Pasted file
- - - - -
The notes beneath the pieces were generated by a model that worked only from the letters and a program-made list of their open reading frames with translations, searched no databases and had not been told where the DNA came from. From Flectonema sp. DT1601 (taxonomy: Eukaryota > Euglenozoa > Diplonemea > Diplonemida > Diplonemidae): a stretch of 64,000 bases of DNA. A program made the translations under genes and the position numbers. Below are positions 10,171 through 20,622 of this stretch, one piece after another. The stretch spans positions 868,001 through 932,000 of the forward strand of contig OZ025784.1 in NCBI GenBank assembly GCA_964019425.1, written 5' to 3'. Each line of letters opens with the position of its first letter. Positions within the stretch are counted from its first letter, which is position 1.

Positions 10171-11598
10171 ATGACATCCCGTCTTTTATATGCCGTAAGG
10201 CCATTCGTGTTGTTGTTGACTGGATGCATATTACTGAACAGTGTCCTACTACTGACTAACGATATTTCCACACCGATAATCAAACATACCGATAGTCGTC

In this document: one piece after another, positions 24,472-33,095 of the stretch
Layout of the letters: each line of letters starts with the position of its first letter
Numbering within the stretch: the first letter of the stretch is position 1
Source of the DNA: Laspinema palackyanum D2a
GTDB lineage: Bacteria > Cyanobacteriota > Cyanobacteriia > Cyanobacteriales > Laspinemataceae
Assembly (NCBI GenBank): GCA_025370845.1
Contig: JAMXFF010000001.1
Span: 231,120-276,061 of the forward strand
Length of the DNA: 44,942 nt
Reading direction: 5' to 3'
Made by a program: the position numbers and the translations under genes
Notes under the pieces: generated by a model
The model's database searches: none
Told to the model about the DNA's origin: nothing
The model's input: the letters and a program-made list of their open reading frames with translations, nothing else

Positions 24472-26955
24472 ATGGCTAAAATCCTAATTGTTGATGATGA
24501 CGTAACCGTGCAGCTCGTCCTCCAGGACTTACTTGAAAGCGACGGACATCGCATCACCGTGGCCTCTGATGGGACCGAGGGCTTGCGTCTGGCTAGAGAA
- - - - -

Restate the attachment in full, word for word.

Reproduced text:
The notes beneath the pieces were generated by a model that worked only from the letters and a program-made list of their open reading frames with translations, searched no databases and had not been told where the DNA came from. From Flectonema sp. DT1601 (taxonomy: Eukaryota > Euglenozoa > Diplonemea > Diplonemida > Diplonemidae): a stretch of 64,000 bases of DNA. A program made the translations under genes and the position numbers. Below are positions 10,171 through 20,622 of this stretch, one piece after another. The stretch spans positions 868,001 through 932,000 of the forward strand of contig OZ025784.1 in NCBI GenBank assembly GCA_964019425.1, written 5' to 3'. Each line of letters opens with the position of its first letter. Positions within the stretch are counted from its first letter, which is position 1.

Positions 10171-11598
10171 ATGACATCCCGTCTTTTATATGCCGTAAGG
10201 CCATTCGTGTTGTTGTTGACTGGATGCATATTACTGAACAGTGTCCTACTACTGACTAACGATATTTCCACACCGATAATCAAACATACCGATAGTCGTC

In this document: one piece after another, positions 24,472-33,095 of the stretch
Layout of the letters: each line of letters starts with the position of its first letter
Numbering within the stretch: the first letter of the stretch is position 1
Source of the DNA: Laspinema palackyanum D2a
GTDB lineage: Bacteria > Cyanobacteriota > Cyanobacteriia > Cyanobacteriales > Laspinemataceae
Assembly (NCBI GenBank): GCA_025370845.1
Contig: JAMXFF010000001.1
Span: 231,120-276,061 of the forward strand
Length of the DNA: 44,942 nt
Reading direction: 5' to 3'
Made by a program: the position numbers and the translations under genes
Notes under the pieces: generated by a model
The model's database searches: none
Told to the model about the DNA's origin: nothing
The model's input: the letters and a program-made list of their open reading frames with translations, nothing else

Positions 24472-26955
24472 ATGGCTAAAATCCTAATTGTTGATGATGA
24501 CGTAACCGTGCAGCTCGTCCTCCAGGACTTACTTGAAAGCGACGGACATCGCATCACCGTGGCCTCTGATGGGACCGAGGGCTTGCGTCTGGCTAGAGAA